COVID-19 cases rise to 191, F1 Grand Prix cancelled, Tom Hanks isolated


Nine new cases have been confirmed in Victoria, bringing the state total to 36 and the national total to 177.

Worryingly, it includes Victoria’s first recorded case of community transmission, health authorities announced this afternoon.

The new cases include six men and three women aged between 20 and 70. All cases are recovering at home in isolation.

Of the nine new cases, seven have a history of international travel.

One has no history of travel or contact with a confirmed case – the first case of community transmission.

Victoria’s Chief Officer, Professor Brett Sutton, said this factored into his updated advice recommending no spectators be allowed at the now-cancelled F1 Grand Prix.

“There have been a number of new developments in the past 24 hours. This includes the positive test in a Formula One team member, the rapidly changing threat posed by the spread of the virus in Europe, and the cancellation and suspension of other mass gathering events around the world,” Prof Sutton said in a statement.

“Through an abundance of caution, and after consultation with the Commonwealth Chief Medical Officer, I advised the Grand Prix Corporation not to allow spectators at the Australian Grand Prix, which has since been cancelled.”

Prof Sutton said his updated advice was based on other factors such as Victoria’s first case of community transmission and the clear difficulty other countries are having containing COVID-19 without cancelling events”.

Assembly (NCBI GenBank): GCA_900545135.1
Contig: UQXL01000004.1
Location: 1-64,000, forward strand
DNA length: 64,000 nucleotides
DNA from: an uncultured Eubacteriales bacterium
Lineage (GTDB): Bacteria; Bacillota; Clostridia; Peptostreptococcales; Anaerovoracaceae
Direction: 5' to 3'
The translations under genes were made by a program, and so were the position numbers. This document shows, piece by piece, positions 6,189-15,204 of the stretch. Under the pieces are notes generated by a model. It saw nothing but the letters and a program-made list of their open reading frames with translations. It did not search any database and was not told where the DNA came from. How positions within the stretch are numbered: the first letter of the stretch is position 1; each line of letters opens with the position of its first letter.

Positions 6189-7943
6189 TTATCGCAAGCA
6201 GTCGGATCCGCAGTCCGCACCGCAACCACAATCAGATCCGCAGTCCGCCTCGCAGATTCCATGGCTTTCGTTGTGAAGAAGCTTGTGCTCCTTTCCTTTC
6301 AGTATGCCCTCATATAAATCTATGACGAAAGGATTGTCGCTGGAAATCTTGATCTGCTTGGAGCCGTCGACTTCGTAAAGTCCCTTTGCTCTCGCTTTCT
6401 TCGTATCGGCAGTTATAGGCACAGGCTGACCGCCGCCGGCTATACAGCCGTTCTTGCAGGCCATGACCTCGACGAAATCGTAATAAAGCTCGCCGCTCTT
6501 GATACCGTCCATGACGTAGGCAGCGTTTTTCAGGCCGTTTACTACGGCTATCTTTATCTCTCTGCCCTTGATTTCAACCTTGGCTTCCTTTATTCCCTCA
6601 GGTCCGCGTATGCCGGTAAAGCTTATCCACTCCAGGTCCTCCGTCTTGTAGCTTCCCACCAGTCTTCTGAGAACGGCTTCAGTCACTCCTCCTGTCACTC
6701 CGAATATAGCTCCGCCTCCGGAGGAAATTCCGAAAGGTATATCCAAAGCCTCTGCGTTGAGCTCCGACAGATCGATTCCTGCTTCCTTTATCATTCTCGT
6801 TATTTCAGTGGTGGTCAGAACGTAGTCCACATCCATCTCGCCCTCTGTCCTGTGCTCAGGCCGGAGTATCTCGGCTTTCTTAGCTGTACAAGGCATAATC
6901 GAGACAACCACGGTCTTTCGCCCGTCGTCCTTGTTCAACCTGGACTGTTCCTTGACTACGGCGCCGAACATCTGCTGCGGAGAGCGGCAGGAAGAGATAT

Meanwhile, DHHS says a confirmed case who attended the Golden Plains music festival was not unwell at the event and “as a result, no further action is required by festival goers”.

The DHHS last night confirmed that a member of the McLaren F1 team tested positive to COVID-19. They are recovering in isolation. A further seven F1 team members tested for COVID-19 have all returned negative test results.

Prof Sutton warned there would be more cases to come. “For the virus to spread, extended close personal contact is most likely required,” he said.

“But visitors to locations where cases have been should be aware of the signs and symptoms of COVID-19. Close personal contact is at least 15 minutes face-to-face or more than two hours in the same room.”

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